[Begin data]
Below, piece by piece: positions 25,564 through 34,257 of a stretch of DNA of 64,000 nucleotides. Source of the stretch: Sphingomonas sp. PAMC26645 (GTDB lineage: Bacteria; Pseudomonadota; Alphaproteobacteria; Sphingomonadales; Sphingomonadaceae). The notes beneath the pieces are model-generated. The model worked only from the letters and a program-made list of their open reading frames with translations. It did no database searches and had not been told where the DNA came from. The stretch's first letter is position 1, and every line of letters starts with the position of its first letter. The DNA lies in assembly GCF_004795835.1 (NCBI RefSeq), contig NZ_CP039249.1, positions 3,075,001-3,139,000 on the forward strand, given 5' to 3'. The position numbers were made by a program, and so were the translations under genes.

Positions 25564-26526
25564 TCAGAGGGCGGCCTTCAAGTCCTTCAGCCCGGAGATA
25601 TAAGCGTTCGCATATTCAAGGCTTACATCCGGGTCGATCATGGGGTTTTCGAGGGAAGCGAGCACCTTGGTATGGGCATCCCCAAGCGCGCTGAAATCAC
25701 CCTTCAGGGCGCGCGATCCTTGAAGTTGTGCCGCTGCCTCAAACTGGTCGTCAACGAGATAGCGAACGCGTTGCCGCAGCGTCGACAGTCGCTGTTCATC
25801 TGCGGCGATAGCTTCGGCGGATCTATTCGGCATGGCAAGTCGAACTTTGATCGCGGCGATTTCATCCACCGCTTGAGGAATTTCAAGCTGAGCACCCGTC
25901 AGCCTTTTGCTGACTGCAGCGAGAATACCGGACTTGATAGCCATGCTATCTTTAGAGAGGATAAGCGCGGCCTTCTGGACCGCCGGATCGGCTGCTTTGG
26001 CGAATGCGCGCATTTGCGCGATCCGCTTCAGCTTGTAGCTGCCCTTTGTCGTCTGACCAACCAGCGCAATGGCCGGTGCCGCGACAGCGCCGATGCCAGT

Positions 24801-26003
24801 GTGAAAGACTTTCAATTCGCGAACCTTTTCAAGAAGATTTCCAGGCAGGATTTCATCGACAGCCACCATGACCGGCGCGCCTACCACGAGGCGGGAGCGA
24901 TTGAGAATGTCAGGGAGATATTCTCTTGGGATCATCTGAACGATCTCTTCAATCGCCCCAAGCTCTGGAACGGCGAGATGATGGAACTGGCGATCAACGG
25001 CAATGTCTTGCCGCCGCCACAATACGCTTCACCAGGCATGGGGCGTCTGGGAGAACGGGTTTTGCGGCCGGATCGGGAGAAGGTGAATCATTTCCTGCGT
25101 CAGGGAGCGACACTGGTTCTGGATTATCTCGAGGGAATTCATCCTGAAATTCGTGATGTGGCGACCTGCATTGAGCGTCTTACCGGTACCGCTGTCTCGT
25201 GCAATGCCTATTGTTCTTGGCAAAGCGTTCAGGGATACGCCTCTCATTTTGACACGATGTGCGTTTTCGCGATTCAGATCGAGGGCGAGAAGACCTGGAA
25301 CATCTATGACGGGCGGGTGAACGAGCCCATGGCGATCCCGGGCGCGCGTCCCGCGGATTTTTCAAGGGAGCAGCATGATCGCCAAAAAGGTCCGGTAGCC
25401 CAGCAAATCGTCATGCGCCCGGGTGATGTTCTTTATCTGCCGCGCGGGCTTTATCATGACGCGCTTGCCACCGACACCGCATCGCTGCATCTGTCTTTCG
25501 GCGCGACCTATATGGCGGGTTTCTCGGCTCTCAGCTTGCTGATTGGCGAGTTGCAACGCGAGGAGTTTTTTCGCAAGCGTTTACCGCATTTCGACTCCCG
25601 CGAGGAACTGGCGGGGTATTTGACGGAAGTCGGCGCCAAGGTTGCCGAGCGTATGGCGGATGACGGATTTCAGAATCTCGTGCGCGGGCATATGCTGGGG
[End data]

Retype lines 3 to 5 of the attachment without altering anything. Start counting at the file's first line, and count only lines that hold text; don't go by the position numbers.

25564 TCAGAGGGCGGCCTTCAAGTCCTTCAGCCCGGAGATA
25601 TAAGCGTTCGCATATTCAAGGCTTACATCCGGGTCGATCATGGGGTTTTCGAGGGAAGCGAGCACCTTGGTATGGGCATCCCCAAGCGCGCTGAAATCAC
25701 CCTTCAGGGCGCGCGATCCTTGAAGTTGTGCCGCTGCCTCAAACTGGTCGTCAACGAGATAGCGAACGCGTTGCCGCAGCGTCGACAGTCGCTGTTCATC